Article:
Travis Meadows may be the most resilient member of the entire Nashville music community. He has battled cancer, addiction, family deaths and more, yet somehow managed to never give up. His heart-wrenching and raw first country album, Killin’ Uncle Buzzy, was released in 2011, after Meadows reached the darkest phase of his life, and amidst several stints in rehab. Meadows has since returned with his highly anticipated third album, First Cigarette, which is set for release October 13 via Blaster Records. Despite a life of struggle, First Cigarette is a testament to how Meadows has fought to find peace in the little things that make life worth living.
So First Cigarette. Can you tell me about the title?
I kind of went back and forth on that. This part of my career has been about overcoming, so underdog was kind of an obvious choice. But I don’t always particularly like going in the obvious direction with artwork and titles, and First Cigarette has a line that says, “learn to love the comfort when it comes, like a first cigarette in the morning buzz,” and I think that really sums up where I’m at in my life and the heart of the record. Because life can be very challenging, but there are those shining moments and it’s really, really great when they come.
First Cigarette seems to be a bit more hopeful than Killin’ Uncle Buzzy. How does that reflect how your life has changed since then?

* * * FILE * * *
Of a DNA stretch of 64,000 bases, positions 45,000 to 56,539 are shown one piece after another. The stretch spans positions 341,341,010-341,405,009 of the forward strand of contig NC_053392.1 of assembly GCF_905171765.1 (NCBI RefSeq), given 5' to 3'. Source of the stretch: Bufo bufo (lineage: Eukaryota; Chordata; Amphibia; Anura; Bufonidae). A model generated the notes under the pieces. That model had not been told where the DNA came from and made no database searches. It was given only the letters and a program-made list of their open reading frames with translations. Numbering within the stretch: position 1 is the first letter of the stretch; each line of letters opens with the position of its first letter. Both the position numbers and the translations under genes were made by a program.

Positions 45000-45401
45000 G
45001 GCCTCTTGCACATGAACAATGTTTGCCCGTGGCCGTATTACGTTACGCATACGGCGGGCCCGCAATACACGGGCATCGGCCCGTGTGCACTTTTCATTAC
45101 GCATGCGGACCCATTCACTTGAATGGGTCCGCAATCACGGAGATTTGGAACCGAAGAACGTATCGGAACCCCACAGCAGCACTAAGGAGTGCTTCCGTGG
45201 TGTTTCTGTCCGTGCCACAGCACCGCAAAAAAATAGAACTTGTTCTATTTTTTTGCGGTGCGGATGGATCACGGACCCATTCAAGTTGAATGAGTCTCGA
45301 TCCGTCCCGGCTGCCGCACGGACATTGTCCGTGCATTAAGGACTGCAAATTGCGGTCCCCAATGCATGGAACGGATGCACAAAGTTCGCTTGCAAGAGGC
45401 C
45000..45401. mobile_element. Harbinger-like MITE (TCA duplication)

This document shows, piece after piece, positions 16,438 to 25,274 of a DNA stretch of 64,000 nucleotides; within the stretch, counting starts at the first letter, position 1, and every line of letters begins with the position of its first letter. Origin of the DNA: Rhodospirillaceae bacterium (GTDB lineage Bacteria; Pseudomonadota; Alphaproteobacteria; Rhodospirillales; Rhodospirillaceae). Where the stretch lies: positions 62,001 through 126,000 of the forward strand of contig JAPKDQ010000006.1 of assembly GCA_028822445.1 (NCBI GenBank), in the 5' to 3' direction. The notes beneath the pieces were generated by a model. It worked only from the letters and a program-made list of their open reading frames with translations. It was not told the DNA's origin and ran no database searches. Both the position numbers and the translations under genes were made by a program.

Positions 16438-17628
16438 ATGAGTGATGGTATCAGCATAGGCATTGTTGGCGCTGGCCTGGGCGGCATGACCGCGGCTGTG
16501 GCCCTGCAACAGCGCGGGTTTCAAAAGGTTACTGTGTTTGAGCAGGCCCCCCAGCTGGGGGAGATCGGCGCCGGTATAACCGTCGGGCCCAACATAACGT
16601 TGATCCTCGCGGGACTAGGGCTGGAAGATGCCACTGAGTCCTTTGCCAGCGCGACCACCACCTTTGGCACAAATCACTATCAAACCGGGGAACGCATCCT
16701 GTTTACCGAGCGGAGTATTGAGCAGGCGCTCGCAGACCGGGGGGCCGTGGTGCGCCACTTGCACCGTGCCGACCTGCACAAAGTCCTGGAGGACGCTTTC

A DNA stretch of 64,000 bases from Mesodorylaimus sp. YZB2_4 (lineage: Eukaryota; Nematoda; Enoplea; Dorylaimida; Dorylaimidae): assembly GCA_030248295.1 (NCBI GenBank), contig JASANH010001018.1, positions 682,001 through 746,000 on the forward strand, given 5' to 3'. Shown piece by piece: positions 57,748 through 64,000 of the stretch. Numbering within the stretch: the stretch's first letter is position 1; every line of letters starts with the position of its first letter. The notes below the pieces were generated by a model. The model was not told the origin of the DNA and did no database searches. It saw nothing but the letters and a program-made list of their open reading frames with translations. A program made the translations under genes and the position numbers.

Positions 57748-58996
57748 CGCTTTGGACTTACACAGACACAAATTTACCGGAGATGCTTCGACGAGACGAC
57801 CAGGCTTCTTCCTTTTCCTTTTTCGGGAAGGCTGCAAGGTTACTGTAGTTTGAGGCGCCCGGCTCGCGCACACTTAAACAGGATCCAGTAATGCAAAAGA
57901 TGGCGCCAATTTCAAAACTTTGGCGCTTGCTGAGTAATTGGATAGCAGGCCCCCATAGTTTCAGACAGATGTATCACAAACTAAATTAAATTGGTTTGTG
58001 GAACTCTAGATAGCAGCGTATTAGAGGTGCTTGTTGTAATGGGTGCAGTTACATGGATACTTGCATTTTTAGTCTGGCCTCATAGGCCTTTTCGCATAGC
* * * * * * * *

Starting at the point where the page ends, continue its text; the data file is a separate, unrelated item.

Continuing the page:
So, on Killin’ Uncle Buzzy, I had reached a really dark point in my life. Sometimes I joke about it onstage that I had real bad day that lasted for six years. I basically just kind of checked out. I was always a get-back-up person, but there came a point where I just said, “God, if this is the best plan you’ve got, I’m done.” So I just kind of laid down, took a break, stayed drunk for six years. I kind of got tired of the chaos that went with that and I had a boy I wanted to live for, so I started asking for help. I went to rehab. My first rehab was so great — everybody should always go to rehab once, it’s that good. I enjoyed it so much I went back three more times. The last time, one of the counselors suggested that I keep a journal and I said, “I don’t keep journals but I do write songs,” and they kind of laughed. I said, “I’m not kidding, I don’t want to die,” and they told me that the good part of keeping a journal was that you see the progress you’re making and it may inspire you to keep going.